Top 10 tips to get healthy at 50+

Posted on: 28 July 2010 by Mark O'haire

Getting older doesn’t have to mean a decline in health. Sticking to a healthy lifestyle can bring many benefits.

healthy ageingGetting older doesn’t have to mean a decline in health. However keeping healthy often needs more attention and to be made a priority, much more than when we were younger.

Why do we age

Many researchers believe it is free radicals that create ageing.  Our body, even when functioning normally produces something called ‘free radicals’.  They are a normal by-product of taking nutrients in and eliminating waste.  Over time they have a deteriorating affect on our body. 

However certain aspects of our lifestyle, diet and living conditions can increase the amount of free radicals that are produced.  An example of this is smoking.  Those who smoke, age more quickly, not just there skin, but also die younger of diseases such as heart disease.

Improve your lifestyle

By improving the way that we live, we put less stress on our body, which means less free radicals.  This allows the body more opportunity to heal itself and for us to be healthier whatever age. 

1. Things to cut out

Reduce meat and dairy in your diet as well as refined foods.  If you do consume these make sure it is at least organic.  The chemicals and pesticides in our food add to our overall toxic burden increasing free radicals. 

2. Blueberries for your brain

Foods high in antioxidants should be consumed every day.  Especially good are berries.  In one study it showed that Blueberries improve the flow of blood and oxygen to the brain, improving concentration and memory some five hours later.

3. Tea is good for you

Green tea can be especially good for you.  Packed with antioxidants, there are numerous studies indicated its cancer and disease protective effects.  Drink a few cups a day to get the benefits.

4. Exercise

It is vital for all of us at any age, it improves circulation, heart health and bone health.  We know that exercise improves longevity.  Many people discover relief from aches and pains such as arthritis as well as anxiety through regular activity.  It doesn’t have to be the gym, walking is excellent, as is swimming and cycling.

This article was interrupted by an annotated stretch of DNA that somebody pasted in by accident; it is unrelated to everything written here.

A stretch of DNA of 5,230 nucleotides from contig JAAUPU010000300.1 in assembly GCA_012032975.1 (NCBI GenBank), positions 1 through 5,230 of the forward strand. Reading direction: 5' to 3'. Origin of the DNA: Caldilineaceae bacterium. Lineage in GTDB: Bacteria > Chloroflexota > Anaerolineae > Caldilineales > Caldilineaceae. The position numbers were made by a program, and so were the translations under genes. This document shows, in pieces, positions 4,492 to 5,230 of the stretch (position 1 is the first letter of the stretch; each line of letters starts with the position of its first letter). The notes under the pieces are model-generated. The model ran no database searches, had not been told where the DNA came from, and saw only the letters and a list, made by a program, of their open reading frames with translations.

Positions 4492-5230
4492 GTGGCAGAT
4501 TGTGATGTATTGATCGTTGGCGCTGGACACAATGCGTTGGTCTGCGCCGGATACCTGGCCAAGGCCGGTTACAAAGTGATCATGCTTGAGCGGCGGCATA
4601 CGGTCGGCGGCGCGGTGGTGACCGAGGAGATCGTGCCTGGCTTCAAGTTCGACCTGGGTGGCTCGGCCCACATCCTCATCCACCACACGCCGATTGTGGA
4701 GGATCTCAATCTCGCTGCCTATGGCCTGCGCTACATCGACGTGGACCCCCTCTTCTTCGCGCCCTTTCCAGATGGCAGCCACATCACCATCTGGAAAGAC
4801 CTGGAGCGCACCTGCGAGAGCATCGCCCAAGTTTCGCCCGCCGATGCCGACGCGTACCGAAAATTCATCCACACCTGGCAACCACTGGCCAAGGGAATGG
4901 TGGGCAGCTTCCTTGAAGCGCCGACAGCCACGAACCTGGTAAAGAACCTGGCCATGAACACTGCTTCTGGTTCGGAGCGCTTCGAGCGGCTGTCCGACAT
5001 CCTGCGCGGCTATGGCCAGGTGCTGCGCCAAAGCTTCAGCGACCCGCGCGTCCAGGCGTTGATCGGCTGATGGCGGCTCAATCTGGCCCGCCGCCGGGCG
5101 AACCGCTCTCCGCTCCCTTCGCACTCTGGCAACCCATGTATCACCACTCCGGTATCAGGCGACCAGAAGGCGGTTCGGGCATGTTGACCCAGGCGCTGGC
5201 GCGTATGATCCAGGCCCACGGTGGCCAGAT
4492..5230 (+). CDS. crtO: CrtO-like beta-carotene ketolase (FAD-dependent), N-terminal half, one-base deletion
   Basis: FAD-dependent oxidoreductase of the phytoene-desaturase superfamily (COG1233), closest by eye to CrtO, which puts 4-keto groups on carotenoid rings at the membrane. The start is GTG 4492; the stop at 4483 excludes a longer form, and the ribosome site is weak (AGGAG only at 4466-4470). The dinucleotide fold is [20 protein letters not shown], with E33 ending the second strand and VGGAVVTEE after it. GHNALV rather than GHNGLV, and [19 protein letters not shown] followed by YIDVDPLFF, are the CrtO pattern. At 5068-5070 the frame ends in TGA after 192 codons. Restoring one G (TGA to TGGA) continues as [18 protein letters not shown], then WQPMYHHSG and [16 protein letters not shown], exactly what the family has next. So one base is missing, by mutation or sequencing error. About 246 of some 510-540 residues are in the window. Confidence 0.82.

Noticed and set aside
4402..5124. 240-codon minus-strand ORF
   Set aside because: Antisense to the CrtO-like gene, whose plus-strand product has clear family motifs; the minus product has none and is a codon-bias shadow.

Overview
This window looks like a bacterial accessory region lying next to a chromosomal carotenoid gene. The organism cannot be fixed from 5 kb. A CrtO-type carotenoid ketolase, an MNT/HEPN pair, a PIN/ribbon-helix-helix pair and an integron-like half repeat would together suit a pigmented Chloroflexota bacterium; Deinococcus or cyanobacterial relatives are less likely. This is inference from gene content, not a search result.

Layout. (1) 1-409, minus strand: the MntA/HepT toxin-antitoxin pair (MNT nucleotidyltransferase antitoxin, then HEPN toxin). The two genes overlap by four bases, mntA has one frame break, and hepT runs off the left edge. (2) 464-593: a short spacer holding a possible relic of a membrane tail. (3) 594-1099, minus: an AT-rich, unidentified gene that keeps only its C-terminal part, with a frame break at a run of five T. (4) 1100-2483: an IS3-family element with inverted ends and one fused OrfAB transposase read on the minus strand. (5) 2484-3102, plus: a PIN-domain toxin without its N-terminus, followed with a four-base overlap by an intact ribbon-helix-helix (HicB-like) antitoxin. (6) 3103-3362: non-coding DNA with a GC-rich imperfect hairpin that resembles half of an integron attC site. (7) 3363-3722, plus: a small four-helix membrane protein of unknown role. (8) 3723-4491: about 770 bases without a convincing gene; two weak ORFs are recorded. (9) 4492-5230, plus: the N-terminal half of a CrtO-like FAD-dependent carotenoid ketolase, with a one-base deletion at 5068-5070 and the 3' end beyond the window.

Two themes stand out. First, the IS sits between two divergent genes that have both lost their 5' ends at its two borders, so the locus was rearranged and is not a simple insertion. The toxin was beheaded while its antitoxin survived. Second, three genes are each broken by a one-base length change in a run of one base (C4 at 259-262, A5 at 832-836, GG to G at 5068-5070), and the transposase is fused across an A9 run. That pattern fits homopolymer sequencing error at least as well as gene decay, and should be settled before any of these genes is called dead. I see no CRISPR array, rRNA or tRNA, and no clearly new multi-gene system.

5. Get involved

Those who apart of a community tend to live longer and happier lives.  Being isolated increases your risk of poor mental health and disease.  Make sure that you make contact with people every day or at least once week.  Whether that is with friends, or clubs or spiritual groups.  Those who do well don’t just rely on there family for social contact but those with similar interests too.

6. Use your head

As the saying goes ‘use it, or lose it’.  Use your brain such as with Sudoku and crosswords, or write a journal every day.  

7. Learn something new

Learn an instrument or even a language.  Look at the excellent courses run by the University Of The Third Age.

8. Take a multi vitamin and mineral

As well as having a good diet, taking supplements can be really useful. Pay special attention to vitamin B12, which tends to be low in older people and causes symptoms such as fatigue and recurring infections.

9. Hot and cold

Hydrotherapy is a great way of increasing circulation and vitality.  A simple method is when in the shower alternating between hot and cold, 60 seconds hot, then 60 seconds cold, and keep repeating.  Go careful if you have low blood pressure, if you do then just do this in the feet. 

10. Natures Remedies

Using herbal remedies can be a wonderful way of boosting vitality, immunity and health.  Rosemary, the common garden plant, if made into an infusion increases circulation to the brain and helps brighten our mood.  Dandelion coffee helps our digestion and appetite.  The herb Siberian ginseng helps increase energy and helps to reduce the stress of modern life.

By Philip Weeks, master herbalist

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